Can anyone explain to me the rationale behind this order? | allnurses

Can anyone explain to me the rationale behind this order?

  1. 0 Just some background on the patient-elderly man, severe abdominal pain, dehydrated. He was NPO, had NG tube to constant suction with a large amount of drainage coming out. CT of abd was negative. He hadn't had a bm in a few days so the GI doctor ordered a retention enema which was given with good results. Labs were pretty stable, but did have a potassium of 3.3, which we gave him po potassium based on the protocol in place. He was already getting normal saline at 125 ml/hr. That's the background.

    So the resident doctor came and wrote an order for Lactated Ringers at 100ml/hr and D5NS at 100 ml/hr to run at the same time. I have never seen an order like that and just did not understand the rationale behind it, neither did any of the other nurses I work with, another doctor, nor the pharmacist. I called and clarified this with the doctor and he came back to the floor to talk to me. He said he asked his attending and superiors and they all agreed to the order, when I asked him the rationale behind why LR and D5NS, he said he didn't really know and that he would be researching that. I've tried to find some information on it, but can't. Anybody have anything?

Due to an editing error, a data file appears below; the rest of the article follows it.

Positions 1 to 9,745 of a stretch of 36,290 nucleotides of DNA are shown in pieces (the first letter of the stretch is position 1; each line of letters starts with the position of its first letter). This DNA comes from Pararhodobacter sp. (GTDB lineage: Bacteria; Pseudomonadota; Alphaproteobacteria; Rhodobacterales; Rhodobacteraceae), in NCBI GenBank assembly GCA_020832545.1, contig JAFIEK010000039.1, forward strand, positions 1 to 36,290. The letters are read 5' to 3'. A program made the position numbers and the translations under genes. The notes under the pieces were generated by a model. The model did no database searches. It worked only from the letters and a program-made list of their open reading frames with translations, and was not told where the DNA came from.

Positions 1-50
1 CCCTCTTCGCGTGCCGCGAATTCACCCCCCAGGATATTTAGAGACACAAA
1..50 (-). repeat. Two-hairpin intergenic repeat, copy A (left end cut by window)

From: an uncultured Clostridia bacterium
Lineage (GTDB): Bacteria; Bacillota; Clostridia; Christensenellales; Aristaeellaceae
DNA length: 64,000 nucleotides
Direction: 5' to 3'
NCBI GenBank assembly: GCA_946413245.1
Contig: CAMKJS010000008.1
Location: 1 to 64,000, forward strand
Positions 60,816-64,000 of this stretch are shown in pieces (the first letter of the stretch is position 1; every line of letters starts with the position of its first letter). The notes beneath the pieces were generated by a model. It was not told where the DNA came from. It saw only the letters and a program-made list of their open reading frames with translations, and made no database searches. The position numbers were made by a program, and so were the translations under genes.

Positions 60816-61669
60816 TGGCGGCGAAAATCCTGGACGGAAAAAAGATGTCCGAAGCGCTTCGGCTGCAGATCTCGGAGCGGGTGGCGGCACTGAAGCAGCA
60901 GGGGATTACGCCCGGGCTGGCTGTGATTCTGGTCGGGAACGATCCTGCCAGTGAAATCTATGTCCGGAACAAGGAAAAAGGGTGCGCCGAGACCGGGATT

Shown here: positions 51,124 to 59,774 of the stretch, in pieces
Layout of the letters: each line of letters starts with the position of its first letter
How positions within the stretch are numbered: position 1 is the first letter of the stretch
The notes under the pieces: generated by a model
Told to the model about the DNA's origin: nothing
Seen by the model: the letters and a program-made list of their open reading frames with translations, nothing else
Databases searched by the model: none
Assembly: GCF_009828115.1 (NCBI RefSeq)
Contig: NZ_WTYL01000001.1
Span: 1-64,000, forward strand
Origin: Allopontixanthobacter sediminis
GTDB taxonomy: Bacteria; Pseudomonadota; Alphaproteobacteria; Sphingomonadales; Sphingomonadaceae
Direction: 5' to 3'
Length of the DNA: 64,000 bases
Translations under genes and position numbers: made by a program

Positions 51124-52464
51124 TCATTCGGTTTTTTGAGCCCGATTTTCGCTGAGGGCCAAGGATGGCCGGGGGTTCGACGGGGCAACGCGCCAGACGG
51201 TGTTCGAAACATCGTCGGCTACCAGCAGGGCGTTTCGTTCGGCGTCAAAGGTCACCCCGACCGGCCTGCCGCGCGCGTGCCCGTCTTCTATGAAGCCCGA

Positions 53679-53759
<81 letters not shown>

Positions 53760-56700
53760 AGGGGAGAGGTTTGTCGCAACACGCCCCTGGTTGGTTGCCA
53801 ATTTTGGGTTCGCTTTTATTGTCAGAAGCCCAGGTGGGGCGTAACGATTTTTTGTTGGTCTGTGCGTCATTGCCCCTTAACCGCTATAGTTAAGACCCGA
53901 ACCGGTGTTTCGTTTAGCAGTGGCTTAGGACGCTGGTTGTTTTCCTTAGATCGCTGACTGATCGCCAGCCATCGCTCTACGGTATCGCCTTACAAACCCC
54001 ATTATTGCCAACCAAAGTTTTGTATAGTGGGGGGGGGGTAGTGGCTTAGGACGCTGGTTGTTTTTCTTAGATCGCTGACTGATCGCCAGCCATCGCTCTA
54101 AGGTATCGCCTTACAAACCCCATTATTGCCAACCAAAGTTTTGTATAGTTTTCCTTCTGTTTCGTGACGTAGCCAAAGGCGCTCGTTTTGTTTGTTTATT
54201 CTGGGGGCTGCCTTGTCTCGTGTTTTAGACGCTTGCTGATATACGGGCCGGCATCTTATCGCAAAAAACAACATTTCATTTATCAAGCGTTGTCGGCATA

2. Visit  MyUserName,RN profile page

    About MyUserName,RN

    Joined May '11; Posts: 161; Likes: 223.

    23 Comments so far...

  3. Visit  TheCommuter profile page
    6
    So you're telling me that the resident did not know the rationale behind something he ordered? This is one of those things that makes me go, "Hmmm?"
  4. Visit  MyUserName,RN profile page
    0
    Quote from TheCommuter
    So you're telling me that the resident did not know the rationale behind something he ordered? This is one of those things that makes me go, "Hmmm?"
    Yes, those were his exact words!
  5. Visit  leslie :-D profile page
    3
    Quote from MyUserName,RN
    Just some background on the patient-elderly man, severe abdominal pain, dehydrated. He was NPO, had NG tube to constant suction with a large amount of drainage coming out. CT of abd was negative. He hadn't had a bm in a few days so the GI doctor ordered a retention enema which was given with good results. Labs were pretty stable, but did have a potassium of 3.3, which we gave him po potassium based on the protocol in place. He was already getting normal saline at 125 ml/hr. That's the background.

    So the resident doctor came and wrote an order for Lactated Ringers at 100ml/hr and D5NS at 100 ml/hr to run at the same time. I have never seen an order like that and just did not understand the rationale behind it, neither did any of the other nurses I work with, another doctor, nor the pharmacist. I called and clarified this with the doctor and he came back to the floor to talk to me. He said he asked his attending and superiors and they all agreed to the order, when I asked him the rationale behind why LR and D5NS, he said he didn't really know and that he would be researching that. I've tried to find some information on it, but can't. Anybody have anything?
    it *sounds* like they could be used as a volume expander (r/t dehydration), in addition to raising his k+ level by bringing it back into cells.
    it should only used short term.

    leslie
  6. Visit  Anna Flaxis profile page
    1
    I can only think that maybe it had something to do with the patient's acid/base balance, and wanting to keep him from tipping into the acidotic side with the NS. Did you have a pH on him?
    MyUserName,RN likes this.